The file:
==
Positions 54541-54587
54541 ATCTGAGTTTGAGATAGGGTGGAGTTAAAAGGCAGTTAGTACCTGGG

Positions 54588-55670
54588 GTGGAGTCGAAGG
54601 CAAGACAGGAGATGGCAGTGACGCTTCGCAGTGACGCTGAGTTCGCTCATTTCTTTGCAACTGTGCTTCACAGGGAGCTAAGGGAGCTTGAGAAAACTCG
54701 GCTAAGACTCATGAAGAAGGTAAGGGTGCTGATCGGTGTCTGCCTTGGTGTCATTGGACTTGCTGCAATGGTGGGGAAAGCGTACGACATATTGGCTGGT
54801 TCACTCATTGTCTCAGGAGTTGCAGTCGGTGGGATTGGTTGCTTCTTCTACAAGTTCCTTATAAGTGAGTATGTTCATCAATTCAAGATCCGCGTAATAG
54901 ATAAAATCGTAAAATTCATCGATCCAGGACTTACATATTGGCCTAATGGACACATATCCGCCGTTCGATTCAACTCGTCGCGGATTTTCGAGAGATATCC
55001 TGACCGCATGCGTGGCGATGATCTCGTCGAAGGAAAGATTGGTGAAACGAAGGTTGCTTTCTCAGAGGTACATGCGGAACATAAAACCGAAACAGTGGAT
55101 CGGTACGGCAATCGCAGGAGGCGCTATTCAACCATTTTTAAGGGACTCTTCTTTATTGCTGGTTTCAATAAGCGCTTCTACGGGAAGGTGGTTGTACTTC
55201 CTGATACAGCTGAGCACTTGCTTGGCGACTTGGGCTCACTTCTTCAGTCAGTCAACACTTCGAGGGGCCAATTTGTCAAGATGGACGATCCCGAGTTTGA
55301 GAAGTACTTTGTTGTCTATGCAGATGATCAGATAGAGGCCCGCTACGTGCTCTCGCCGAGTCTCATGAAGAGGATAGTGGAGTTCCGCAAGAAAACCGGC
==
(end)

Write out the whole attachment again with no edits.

Positions 54541-54587
54541 ATCTGAGTTTGAGATAGGGTGGAGTTAAAAGGCAGTTAGTACCTGGG

Positions 54588-55670
54588 GTGGAGTCGAAGG
54601 CAAGACAGGAGATGGCAGTGACGCTTCGCAGTGACGCTGAGTTCGCTCATTTCTTTGCAACTGTGCTTCACAGGGAGCTAAGGGAGCTTGAGAAAACTCG
54701 GCTAAGACTCATGAAGAAGGTAAGGGTGCTGATCGGTGTCTGCCTTGGTGTCATTGGACTTGCTGCAATGGTGGGGAAAGCGTACGACATATTGGCTGGT
54801 TCACTCATTGTCTCAGGAGTTGCAGTCGGTGGGATTGGTTGCTTCTTCTACAAGTTCCTTATAAGTGAGTATGTTCATCAATTCAAGATCCGCGTAATAG
54901 ATAAAATCGTAAAATTCATCGATCCAGGACTTACATATTGGCCTAATGGACACATATCCGCCGTTCGATTCAACTCGTCGCGGATTTTCGAGAGATATCC
55001 TGACCGCATGCGTGGCGATGATCTCGTCGAAGGAAAGATTGGTGAAACGAAGGTTGCTTTCTCAGAGGTACATGCGGAACATAAAACCGAAACAGTGGAT
55101 CGGTACGGCAATCGCAGGAGGCGCTATTCAACCATTTTTAAGGGACTCTTCTTTATTGCTGGTTTCAATAAGCGCTTCTACGGGAAGGTGGTTGTACTTC
55201 CTGATACAGCTGAGCACTTGCTTGGCGACTTGGGCTCACTTCTTCAGTCAGTCAACACTTCGAGGGGCCAATTTGTCAAGATGGACGATCCCGAGTTTGA
55301 GAAGTACTTTGTTGTCTATGCAGATGATCAGATAGAGGCCCGCTACGTGCTCTCGCCGAGTCTCATGAAGAGGATAGTGGAGTTCCGCAAGAAAACCGGC